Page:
Go To...

Information For...

News

Climatologists Teach Global Warming Survival Skills

Internationally recognized researchers in the field of global climate change presented their findings and gave advice to Virgin Islands policymakers Friday at a one-day conference on UVI's St. Thomas campus.

The conference's keynote speakers were Dr. Leonard Nurse, a University of the West Indies climatologist who was part of the United Nations scientific team that enabled former Vice President Al Gore to be awarded the 2007 Nobel Peace Prize for climate-related efforts, and Dr. Ulric "Neville" Trotz, the senior advisor of the Caribbean Community Climate Change Center in Belize.

"There is no argument whatsoever as to whether the climate is getting warmer," Nurse said in his remarks. While some may debate the cause, Drs. Nurse and Trotz both said the impact of global warming will continue to be felt locally. Caribbean temperature trends over the years have yielded drier dry seasons, shorter wet seasons, and have contributed to rising sea levels and ocean temperatures.

In recent years the Caribbean region has also experienced more intense hurricanes over a shorter period of time than in the past, Dr. Trotz said. According to both presenters, historical data predicted it. In addition to hurricane intensity, researchers have documented other climate-related events such as flooding and mudslides, which have resulted in loss of life and economic hardship.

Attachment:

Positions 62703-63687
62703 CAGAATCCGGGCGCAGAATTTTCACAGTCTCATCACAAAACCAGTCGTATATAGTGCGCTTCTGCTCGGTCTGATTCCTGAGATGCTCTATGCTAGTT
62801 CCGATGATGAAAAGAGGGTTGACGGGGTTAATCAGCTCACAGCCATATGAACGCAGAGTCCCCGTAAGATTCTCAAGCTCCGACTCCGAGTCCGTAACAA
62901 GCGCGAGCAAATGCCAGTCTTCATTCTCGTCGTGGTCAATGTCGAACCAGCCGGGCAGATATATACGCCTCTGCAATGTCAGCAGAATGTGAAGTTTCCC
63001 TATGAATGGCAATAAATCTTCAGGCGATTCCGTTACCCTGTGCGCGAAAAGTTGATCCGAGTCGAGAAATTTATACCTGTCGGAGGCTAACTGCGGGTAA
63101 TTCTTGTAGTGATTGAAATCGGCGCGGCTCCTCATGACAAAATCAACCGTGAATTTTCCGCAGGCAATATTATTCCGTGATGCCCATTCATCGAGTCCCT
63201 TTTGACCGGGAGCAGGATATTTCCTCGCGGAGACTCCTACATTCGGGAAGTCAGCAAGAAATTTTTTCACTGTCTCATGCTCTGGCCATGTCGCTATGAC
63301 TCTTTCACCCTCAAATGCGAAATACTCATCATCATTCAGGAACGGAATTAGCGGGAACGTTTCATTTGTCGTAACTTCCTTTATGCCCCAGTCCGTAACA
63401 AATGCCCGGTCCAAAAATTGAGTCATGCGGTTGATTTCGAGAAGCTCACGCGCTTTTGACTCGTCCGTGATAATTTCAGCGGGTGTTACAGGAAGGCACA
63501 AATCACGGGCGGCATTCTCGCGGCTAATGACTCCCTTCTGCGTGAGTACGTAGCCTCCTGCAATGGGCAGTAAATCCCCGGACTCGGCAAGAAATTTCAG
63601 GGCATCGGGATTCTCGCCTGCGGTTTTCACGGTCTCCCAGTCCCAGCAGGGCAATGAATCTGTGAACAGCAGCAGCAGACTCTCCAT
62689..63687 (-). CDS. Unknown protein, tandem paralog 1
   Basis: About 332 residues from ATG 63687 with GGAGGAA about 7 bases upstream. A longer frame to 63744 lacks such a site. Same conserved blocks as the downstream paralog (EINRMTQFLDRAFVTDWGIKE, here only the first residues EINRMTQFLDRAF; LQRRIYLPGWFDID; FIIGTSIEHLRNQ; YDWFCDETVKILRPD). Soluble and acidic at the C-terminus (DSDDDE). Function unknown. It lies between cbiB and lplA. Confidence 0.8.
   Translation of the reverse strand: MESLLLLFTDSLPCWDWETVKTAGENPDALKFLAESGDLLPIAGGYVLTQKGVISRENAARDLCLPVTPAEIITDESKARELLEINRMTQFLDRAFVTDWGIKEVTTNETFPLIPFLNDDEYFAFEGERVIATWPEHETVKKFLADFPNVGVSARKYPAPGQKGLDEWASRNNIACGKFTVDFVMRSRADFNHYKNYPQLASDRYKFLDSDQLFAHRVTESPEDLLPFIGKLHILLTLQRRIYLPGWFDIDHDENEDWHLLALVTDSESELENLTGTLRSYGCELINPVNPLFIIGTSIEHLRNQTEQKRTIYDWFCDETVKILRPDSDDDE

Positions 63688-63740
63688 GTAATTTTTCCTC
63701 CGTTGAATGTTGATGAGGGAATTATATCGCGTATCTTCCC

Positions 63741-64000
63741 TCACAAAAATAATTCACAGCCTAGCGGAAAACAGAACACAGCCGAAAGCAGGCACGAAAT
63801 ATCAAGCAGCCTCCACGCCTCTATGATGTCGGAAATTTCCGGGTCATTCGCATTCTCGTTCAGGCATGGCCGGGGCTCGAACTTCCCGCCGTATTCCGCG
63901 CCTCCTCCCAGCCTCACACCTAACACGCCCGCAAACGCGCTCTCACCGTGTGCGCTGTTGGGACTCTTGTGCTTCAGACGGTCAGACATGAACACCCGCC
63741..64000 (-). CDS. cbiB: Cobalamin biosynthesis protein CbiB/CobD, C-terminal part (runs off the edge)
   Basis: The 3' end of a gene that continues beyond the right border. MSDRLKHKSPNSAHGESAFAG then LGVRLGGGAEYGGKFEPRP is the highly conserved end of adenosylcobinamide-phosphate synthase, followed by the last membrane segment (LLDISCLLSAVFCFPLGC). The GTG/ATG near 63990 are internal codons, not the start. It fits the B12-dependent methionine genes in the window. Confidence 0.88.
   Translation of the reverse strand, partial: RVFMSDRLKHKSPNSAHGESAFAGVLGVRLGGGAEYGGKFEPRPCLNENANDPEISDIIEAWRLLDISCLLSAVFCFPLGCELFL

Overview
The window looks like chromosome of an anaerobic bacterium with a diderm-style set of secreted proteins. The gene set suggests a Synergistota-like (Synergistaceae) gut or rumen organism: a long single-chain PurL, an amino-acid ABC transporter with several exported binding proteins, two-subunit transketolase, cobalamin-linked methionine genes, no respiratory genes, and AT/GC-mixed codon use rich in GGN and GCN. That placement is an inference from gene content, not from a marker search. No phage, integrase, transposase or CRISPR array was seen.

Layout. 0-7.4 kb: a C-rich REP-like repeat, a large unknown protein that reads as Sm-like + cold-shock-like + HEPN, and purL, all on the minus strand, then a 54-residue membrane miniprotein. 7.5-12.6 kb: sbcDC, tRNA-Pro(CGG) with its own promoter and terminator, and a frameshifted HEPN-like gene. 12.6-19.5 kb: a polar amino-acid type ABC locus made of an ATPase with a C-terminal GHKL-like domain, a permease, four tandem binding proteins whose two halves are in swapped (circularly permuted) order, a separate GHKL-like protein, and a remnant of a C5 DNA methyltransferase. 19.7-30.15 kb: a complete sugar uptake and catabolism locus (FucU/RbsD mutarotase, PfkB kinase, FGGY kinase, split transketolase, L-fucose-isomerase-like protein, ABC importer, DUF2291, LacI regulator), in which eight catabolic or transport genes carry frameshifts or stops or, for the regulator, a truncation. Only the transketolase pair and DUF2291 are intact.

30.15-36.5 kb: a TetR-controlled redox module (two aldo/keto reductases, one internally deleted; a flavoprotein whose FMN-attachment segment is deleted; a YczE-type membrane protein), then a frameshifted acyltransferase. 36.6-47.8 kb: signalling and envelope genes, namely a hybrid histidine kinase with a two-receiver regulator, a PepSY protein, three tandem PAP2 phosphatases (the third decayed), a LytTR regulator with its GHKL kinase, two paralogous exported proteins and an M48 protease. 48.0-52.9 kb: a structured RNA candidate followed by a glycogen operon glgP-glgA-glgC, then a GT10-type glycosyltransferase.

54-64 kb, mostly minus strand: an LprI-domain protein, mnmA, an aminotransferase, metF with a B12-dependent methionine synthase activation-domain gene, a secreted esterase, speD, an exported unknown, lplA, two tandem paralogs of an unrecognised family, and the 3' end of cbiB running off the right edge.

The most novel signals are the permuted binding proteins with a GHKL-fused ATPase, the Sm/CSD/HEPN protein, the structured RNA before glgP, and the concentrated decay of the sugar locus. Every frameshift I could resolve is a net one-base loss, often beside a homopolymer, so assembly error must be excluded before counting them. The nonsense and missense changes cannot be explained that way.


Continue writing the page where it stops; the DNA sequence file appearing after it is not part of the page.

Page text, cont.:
UVI Vice Provost for Research and Public Service Dr. Henry Smith said the conference had more to do with planning than predicting doom."Planning can be expensive in the short term but imagine what our society might face in the future if we fail to plan," he said.

Forecasting weather events, developing early warning systems, mainstreaming climate issues and adopting changes in land use planning are a few tools that researchers offered the local policymakers who attended. In addition to UVI researchers from the Center for Marine and Environmental Studies, conference attendees included individuals from the Office of the Governor, the Economic Development Authority, the Department of Planning and Natural Resources, the Department of Agriculture, Tourism, the Housing Finance Authority and the 28th Legislature.

In the afternoon, hypothetical scenarios designed by the researchers caused local policy makers to huddle as they looked for solutions. The implications of rising sea levels on historic downtown districts, for example, forced the participants to think comprehensively about the future.

Dr. Lawrence Lewis, special assistant to UVI's Vice Provost, said the scenarios gave policymakers a chance to become part of the process. "It's done to reinforce the learning at the conference, and there has been much to be learned at this conference." he said.